Unveiling Attribute & Relationship Inheritance in EER Diagrams

The Mechanism of Attribute/Relationship Inheritance and Why it Useful

The enhanced entity-relationship (EER) diagram includes the principles of the entity-relationship diagram with the addition of some other concepts as described by Tupper (2011). The additional concepts include subclasses and superclasses, specialization and generalization, inheritance, and categories.

With entities in a logical model, there are often sub-groups that are of critical interest to the business area that is modeled. For example, let's look at the entity vehicle. Vehicle entities include cars, sports utility vehicles, hybrids, crossovers, and trucks. The vehicle would be a superclass, and the car, sports utility vehicle, hybrid, crossover, and trucks are subclasses.

The critical concept to remember with this is that a subclass is also an occurrence of a superclass. It simply fulfills a different role, as described by Tupper (2011).

The superclass and subclass are connected to the concept of attribute inheritance. A definition of inheritance, as described by Tupper (2011), is the subclass or child of the superclass contains qualities or characteristics of the parent, also known as the superclass. An entity in a subclass represents membership in the superclass, too, because it inherits the properties and attributes of the superclass entity. The concept to remember is that the properties and attributes are inherited and the relationship that the superclass participates in. The term specialization is the method of describing the subclasses of a superclass. The subclasses that form a specialization are defined by criteria of different subclass entities in the superclass, as pointed out by Tupper (2011). The vehicle type attribute is the specialization characteristic in the abovementioned vehicle (the car, sports utility vehicle, hybrid, crossover, and truck). Several specializations of an entity type are based on other identifying or specialization characteristics. One example would be the subclasses of specialization of front-wheel drive, rear-wheel drive, all-wheel drive, and four-wheel drive as defined by the specialization characteristic drivetrain. If all members of the subclass have the same attribute value of the same attribute in the superclass, then the specialization is called an attribute-defined specialization.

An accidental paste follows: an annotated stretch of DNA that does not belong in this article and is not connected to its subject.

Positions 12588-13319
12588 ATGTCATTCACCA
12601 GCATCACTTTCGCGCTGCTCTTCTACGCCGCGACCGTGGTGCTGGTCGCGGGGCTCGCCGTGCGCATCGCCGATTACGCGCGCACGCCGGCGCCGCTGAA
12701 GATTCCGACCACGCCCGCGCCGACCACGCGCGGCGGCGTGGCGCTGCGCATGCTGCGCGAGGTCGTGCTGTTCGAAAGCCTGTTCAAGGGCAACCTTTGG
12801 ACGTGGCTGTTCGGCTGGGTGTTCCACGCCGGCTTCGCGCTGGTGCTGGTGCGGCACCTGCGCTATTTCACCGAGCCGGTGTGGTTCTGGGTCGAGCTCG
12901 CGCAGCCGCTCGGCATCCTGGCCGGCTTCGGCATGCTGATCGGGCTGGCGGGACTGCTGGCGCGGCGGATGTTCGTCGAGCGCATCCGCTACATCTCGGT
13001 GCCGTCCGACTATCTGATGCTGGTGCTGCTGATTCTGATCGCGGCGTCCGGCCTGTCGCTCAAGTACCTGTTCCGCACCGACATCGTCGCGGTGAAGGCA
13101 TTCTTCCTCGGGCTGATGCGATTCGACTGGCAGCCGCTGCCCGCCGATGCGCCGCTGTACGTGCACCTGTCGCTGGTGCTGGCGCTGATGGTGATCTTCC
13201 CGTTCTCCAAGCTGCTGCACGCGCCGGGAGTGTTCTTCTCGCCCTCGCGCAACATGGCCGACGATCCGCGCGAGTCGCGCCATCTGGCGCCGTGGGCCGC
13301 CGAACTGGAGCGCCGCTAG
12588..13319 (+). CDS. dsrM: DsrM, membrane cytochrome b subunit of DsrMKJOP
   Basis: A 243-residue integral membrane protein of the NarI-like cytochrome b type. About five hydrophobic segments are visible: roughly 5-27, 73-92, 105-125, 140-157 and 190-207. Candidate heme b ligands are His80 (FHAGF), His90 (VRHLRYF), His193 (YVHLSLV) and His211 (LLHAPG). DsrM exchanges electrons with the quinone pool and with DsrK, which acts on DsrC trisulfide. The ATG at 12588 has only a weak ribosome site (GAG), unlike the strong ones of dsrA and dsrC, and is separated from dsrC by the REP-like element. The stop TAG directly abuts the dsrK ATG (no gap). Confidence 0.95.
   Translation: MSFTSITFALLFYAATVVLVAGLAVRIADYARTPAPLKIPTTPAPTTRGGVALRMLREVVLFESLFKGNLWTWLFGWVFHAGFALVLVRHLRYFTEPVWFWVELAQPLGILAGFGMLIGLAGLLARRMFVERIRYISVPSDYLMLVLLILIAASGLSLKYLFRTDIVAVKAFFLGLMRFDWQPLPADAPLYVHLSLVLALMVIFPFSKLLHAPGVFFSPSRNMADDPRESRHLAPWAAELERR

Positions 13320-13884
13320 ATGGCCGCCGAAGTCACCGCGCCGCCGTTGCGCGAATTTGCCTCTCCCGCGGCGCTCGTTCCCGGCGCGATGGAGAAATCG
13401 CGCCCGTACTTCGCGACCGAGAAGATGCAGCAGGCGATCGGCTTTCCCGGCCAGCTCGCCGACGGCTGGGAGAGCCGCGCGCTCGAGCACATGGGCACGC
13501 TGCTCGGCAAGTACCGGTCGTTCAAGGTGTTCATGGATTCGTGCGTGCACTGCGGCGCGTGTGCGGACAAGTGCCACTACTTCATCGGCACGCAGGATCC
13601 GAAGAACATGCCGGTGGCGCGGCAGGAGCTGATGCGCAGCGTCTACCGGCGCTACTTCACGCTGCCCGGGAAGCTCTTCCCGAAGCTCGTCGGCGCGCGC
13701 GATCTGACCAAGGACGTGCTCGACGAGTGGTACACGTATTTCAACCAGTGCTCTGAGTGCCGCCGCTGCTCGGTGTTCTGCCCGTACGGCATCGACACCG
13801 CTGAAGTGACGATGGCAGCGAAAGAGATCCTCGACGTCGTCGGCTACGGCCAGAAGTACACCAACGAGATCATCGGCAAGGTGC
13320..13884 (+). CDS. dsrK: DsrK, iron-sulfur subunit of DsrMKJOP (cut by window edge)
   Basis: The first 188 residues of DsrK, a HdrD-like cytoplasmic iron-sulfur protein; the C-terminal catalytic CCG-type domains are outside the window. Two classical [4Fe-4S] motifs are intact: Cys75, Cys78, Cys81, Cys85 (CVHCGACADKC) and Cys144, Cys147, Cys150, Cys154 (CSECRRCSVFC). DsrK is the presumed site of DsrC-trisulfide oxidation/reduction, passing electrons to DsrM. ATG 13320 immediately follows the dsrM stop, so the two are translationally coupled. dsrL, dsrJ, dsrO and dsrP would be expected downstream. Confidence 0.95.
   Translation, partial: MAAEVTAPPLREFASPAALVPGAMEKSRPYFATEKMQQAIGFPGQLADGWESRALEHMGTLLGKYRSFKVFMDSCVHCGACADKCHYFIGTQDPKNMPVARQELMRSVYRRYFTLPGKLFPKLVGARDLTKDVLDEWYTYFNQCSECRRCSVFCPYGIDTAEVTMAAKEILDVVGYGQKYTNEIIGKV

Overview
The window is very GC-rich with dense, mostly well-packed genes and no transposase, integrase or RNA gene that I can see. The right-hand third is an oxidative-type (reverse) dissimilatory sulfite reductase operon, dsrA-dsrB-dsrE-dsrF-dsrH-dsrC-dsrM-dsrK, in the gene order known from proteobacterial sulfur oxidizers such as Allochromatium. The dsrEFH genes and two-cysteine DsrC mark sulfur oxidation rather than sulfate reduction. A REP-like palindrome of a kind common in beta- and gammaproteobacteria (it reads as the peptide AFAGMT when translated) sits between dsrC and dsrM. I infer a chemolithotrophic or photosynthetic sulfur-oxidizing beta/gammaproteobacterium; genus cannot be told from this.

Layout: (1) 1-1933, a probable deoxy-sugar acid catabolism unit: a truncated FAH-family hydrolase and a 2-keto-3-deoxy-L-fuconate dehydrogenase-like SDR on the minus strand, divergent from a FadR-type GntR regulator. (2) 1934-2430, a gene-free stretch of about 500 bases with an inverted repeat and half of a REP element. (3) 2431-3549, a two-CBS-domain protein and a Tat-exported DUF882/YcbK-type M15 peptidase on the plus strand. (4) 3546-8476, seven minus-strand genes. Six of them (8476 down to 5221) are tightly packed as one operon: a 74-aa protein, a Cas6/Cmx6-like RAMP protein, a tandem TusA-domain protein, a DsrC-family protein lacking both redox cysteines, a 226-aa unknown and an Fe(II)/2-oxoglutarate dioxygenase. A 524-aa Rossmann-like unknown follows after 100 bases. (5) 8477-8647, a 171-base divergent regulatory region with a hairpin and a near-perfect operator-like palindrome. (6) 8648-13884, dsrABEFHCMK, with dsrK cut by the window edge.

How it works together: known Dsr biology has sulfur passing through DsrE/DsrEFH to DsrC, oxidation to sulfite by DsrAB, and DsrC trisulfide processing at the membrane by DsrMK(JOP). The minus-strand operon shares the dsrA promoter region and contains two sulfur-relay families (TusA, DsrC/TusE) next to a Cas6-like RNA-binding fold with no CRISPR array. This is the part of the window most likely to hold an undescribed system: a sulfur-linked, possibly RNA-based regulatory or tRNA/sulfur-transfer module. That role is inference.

An example of this is the vehicle type example described early. Suppose there is a condition to the value of an attribute that defines whether the subclass occurrence is a member of the subclass. In that case, it is called a predicate-defined specialization. An example of this would be a constraint that the value in the vehicle type attribute would have to be the car for the occurrence to have membership in the car subclass. Depending on the value of the attribute vehicle type, an occurrence will be in one subclass or another. If the subclass has a specialization and it is neither of the preceding, it is called a user-defined specialization. This can take whatever form is necessary for the application. Generalization is the opposite of specialization.

Generalization does not allow attribute grouping of the subclasses into a superclass. In the example, cars, sports utility vehicles, hybrids, crossovers, and trucks are all subclasses of vehicles. The vehicle is a generalization can be viewed as the opposite of the specialization. The first example of a generalization used above was the vehicle and the second was drivetrain.

The category contains two or more superclasses and may characterize groups of entities from distinct entity types. Superclass, along with subclass relationships, always has a single superclass as described by Elmasri (2015).

Attribute and relationship inheritance is helpful because it allows you to reuse the attributes of other classes or objects where the class or objects would be exactly the same.


Elmasri, R., Navathe, S. B. (2015-06-01). Fundamentals of Database Systems, 7th Edition

[VitalSource Bookshelf version]. Retrieved from (https://bookshelf.vitalsource.com/books/9781323139899)

Tupper, C. (2011). Data Architecture. : Elsevier Science. Retrieved from http://0-www.ebrary.com.nell.boulderlibrary.org

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